The innovative radar system debuted at last weekend's 12 Hours of Sebring for Corvette Racing, and this system makes perfect sense for endurance races like this since the cars sometimes have to drive through the night and in poor weather conditions.
The radar can detect cars even with poor visibility, and it uses easy-to-distinguish symbols for the driver to identify the proximity and closing speed of nearby racecars using different colors.
"The system uses a rear-facing radar sensor to track up to 32 objects, and runs on a custom-built Linux PC with a Core i3 CPU," said Chris Hammond, Embedded Systems Engineer for Pratt & Miller. "With a momentary glance the driver knows how many cars are following, how far back each one is, their closing speeds, and whether or not they are probably a faster class."
Displayed in the image above, the radar can detect cars even with poor visibility, and it uses easy-to-distinguish symbols for the driver to identify the proximity and closing speed of nearby racecars using different colors. The yellow marker shows a car that is driving at the same speed as this car, green is for a car that is falling away and red is for a car that is closing in quickly. The line through the marker indicates that the software thinks the approaching car is from a faster class, which would be the case when a Prototype car goes to pass a GT car in the American Le Mans Series. A large arrow that flashes to either side when the car is being overtaken, and there is also a line graph at the side of the screen to give an estimate of how many seconds back the cars are.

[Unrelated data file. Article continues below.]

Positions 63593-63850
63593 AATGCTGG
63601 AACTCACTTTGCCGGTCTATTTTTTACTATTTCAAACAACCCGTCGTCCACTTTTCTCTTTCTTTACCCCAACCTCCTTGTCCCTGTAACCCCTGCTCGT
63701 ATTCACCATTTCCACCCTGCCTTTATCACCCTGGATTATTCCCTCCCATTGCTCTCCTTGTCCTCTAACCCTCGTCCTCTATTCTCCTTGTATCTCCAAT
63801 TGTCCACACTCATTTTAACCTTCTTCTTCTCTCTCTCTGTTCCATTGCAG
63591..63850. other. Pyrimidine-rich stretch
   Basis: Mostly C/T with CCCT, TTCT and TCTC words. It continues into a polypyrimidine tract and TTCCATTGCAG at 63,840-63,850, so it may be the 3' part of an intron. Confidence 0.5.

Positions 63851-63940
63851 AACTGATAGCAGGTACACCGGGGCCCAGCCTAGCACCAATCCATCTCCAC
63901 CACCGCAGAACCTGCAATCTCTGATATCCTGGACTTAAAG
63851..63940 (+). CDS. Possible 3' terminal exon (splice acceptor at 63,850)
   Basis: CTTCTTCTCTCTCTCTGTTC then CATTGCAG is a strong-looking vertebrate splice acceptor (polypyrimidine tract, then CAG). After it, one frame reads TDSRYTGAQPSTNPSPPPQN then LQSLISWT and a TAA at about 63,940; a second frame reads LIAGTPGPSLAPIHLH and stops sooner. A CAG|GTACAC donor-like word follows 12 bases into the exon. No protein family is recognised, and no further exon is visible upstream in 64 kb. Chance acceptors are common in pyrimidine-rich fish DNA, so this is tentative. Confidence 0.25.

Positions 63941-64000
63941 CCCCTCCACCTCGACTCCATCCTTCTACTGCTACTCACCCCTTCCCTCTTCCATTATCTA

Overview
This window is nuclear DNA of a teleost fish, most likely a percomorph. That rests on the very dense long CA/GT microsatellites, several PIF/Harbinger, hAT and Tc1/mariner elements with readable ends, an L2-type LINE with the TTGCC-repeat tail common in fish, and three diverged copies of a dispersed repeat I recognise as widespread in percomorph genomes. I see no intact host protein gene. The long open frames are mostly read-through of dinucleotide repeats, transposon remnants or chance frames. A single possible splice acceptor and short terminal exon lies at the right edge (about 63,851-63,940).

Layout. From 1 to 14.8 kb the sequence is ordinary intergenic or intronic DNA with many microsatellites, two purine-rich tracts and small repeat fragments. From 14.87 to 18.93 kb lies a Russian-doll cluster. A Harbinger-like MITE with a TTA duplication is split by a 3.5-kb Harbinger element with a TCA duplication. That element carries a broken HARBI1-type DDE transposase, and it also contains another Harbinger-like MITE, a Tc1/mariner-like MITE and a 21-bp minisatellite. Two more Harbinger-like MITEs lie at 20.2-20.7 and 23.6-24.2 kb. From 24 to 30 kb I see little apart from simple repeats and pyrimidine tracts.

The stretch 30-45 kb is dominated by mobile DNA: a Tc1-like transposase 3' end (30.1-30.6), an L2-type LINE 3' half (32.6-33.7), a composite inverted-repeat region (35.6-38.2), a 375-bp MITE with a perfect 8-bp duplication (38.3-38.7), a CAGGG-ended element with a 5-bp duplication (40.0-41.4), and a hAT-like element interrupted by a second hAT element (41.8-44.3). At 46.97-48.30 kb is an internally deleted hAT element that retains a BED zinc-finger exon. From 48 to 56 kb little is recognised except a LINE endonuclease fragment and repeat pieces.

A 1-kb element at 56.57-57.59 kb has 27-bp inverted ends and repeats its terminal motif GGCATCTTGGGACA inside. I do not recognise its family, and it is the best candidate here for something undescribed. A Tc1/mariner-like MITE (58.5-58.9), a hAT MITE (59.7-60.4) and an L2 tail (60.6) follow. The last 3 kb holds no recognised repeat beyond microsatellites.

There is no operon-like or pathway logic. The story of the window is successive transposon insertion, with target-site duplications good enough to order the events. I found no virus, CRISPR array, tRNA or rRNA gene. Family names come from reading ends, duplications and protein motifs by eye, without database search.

Currently, Hammond says that Pratt & Miller is the only company to have a system like this used for racing, and it plans on selling the technology to other teams in the future – although a price has not been set.
There are a couple videos posted below showing the system in action. The first one is a shot purely from the radar (so it has no audio) but shows a detailed look at how it all works. The second video is a point-of-view shot from Corvette Racing's Tommy Milner, and it shows how the driver uses the system in real time.